Carrie-Ann loves vintage fashion (original, repro - as long as it's '40s or '50s inspired, anything goes) and her husband, and has an unhealthy attachment to Doctor Who, confectionery, and the Oxford comma.
Technology is great in a way. We’ve found support and I hope my posts will help others who see them online. But in other ways, it makes things much harder.
Using social media before Dorothy was born
I hadn’t spoken about my pregnancy on social media for a couple of different reasons. We have friends who were/are struggling to conceive and I didn’t want to upset them, and I was afraid of jinxing the pregnancy by talking about it. We’d told a few people I was pregnant with our first child back in May 2017 and I lost the baby, so I was a bit nervous second-time around.
I did join a couple of groups on Facebook – one for those who are pregnant after suffering a loss, and one for women whose babies were due in August 2018 – I found both helpful, but when Dorothy died, I left, for obvious reasons.
Using social media after Dorothy died
My husband and I were trying to decide how to communicate about Dorothy on social media when the decision was taken out of our hands. An acquaintance of my family took it upon herself to reference Dorothy in a Facebook post (because she’s a…well. A very rude word that I won’t type here). So, earlier than we had anticipated, we wrote a post about Dorothy and the incredible NHS team who took care of the three of us. I posted an edited version of it on both the Facebook groups I’d joined, wished everyone well and left.
Outside of social media, I’d been signing up to pregnancy and baby-related things left, right and centre. I had an app that told me the animal Dorothy was the size of each week and had multiple newsletters landing in my inbox. Unsubscribing to all of them was incredibly painful – made worse by Emma’s Diary, a helpful website for mums-to-be. I’d had a problem with my login before Dorothy was born, and after she arrived, I sent multiple unsubscribe notifications, but the emails kept coming. It was only after I emailed the PR team (an email that went unanswered), that they stopped coming – I don’t know if the two are connected.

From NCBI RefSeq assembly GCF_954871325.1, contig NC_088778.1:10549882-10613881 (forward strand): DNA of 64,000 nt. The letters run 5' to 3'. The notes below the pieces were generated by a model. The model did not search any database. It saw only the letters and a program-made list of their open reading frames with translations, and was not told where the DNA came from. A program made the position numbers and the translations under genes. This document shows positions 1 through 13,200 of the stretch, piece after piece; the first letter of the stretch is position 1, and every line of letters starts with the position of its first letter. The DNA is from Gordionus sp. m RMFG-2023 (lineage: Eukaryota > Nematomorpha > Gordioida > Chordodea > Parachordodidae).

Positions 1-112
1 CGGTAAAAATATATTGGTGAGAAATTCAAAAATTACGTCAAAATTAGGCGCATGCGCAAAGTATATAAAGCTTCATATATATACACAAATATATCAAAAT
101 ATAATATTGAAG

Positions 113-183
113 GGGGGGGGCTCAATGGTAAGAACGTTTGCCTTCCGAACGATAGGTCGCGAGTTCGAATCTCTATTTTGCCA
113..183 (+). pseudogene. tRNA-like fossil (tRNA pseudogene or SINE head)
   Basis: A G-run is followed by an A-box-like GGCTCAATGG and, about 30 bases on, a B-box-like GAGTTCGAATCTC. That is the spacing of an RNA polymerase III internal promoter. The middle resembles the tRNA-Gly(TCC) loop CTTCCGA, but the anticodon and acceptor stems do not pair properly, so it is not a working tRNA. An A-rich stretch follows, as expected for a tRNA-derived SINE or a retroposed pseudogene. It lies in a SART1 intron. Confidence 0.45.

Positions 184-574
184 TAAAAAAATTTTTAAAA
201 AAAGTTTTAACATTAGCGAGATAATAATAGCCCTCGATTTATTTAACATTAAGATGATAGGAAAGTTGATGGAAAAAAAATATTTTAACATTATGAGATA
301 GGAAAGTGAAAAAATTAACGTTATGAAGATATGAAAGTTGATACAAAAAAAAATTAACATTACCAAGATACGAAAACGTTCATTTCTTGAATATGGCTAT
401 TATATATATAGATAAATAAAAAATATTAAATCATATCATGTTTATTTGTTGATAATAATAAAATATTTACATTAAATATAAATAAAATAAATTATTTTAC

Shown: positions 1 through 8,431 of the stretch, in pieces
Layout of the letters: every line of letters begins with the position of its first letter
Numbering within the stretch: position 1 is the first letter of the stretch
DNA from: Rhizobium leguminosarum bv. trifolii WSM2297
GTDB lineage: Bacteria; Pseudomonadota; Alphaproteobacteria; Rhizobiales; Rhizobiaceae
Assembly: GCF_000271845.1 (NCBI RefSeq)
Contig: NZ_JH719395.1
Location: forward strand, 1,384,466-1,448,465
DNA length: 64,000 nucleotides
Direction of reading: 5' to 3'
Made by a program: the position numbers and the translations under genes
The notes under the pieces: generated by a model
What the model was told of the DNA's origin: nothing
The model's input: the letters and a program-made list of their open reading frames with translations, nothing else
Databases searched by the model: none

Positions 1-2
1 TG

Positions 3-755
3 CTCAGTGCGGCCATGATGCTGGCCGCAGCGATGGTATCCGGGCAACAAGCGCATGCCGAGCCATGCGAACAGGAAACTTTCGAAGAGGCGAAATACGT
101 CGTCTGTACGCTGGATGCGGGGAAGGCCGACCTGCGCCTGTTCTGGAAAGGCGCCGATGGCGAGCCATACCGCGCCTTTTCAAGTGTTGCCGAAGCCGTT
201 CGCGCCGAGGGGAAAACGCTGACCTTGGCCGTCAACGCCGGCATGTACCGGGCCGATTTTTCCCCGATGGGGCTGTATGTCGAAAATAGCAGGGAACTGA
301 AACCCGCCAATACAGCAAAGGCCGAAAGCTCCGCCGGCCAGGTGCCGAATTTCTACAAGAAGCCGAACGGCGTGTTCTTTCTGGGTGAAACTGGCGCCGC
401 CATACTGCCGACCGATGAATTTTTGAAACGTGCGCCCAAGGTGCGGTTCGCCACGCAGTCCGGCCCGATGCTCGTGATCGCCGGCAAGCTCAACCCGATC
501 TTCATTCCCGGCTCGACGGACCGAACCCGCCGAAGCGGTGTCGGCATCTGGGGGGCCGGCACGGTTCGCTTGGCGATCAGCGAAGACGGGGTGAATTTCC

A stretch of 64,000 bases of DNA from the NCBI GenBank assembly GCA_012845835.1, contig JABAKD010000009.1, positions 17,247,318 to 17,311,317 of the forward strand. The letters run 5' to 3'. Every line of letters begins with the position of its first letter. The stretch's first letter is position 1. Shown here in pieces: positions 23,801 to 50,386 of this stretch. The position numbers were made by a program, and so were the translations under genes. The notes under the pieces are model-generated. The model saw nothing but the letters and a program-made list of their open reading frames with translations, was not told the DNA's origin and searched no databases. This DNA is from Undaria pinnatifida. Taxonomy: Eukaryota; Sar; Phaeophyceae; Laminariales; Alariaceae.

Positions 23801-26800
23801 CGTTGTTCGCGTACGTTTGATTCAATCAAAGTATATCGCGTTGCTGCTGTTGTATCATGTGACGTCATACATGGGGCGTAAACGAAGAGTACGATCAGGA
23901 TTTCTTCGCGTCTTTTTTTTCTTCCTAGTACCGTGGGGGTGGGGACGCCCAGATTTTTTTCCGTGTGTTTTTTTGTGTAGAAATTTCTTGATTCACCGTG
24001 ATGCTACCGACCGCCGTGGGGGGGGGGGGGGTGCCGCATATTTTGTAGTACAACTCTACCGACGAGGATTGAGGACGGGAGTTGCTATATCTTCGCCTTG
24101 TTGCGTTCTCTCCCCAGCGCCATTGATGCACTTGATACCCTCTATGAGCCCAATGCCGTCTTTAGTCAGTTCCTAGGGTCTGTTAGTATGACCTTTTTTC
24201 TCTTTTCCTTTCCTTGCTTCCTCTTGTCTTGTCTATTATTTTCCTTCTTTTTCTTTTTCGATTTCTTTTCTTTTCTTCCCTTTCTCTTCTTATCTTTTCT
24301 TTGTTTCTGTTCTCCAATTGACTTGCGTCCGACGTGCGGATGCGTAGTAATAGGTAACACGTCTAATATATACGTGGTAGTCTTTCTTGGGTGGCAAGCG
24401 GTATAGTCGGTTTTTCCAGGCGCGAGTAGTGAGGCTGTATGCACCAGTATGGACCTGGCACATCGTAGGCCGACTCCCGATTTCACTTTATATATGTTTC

On social media, it was even worse.
Every time I logged onto Facebook, I also had to contend with a flood of pregnancy and baby-related ads. Again, I tried multiple times to get rid of them, clicking ‘this isn’t relevant to me’ and even writing notes under my preferences explaining that my baby had died. The ads kept coming.
Other bereaved mothers have experienced the same thing
This is something that’s been in the news a lot this week as people share their stories. It’s not just social media, of course – targeted ads for prams and nappies follow me across the internet – but on social media, it seems much more prominent. For me, Facebook was the worst offender. I’m on a Facebook break at the moment (which is doing wonders for my mental health), and the targeted ads are a fairly big part in that decision.
In the BBC article linked above, Gillian Brockell points out that if the companies’ algorithms were smart enough to realise she was pregnant, they should have realised her baby died. I agree. My only posts about Dorothy on social media have been since she died. They contain some variation on the words ‘death, grief, child loss’ with links to Sands and Tommy’s charities. I left pregnancy-related groups and liked Sands, Tommy’s and Remember My Baby’s Facebook pages, but still, the ads kept appearing.
A Facebook executive comments in the same article that there’s the ‘option to block ads about topics users may find painful’. This would be an excellent tool if it worked. I blocked parenting, babies, pregnancy, newborn and just about every other related word I could think of, and I still saw ads on those topics.
Navigating social media after your child has died is hard enough. There are family photos, pregnancy announcements and lots of other joyful things that – despite being happy for the person – make you feel sad, lonely and angry. Don’t even get me started on the ignorant idiots who post fake baby announcements for April Fools’ Day.
It would be absolutely wonderful if social media companies (and others that use targeted advertising) could use their algorithms and extensive knowledge to make that navigation a little bit easier.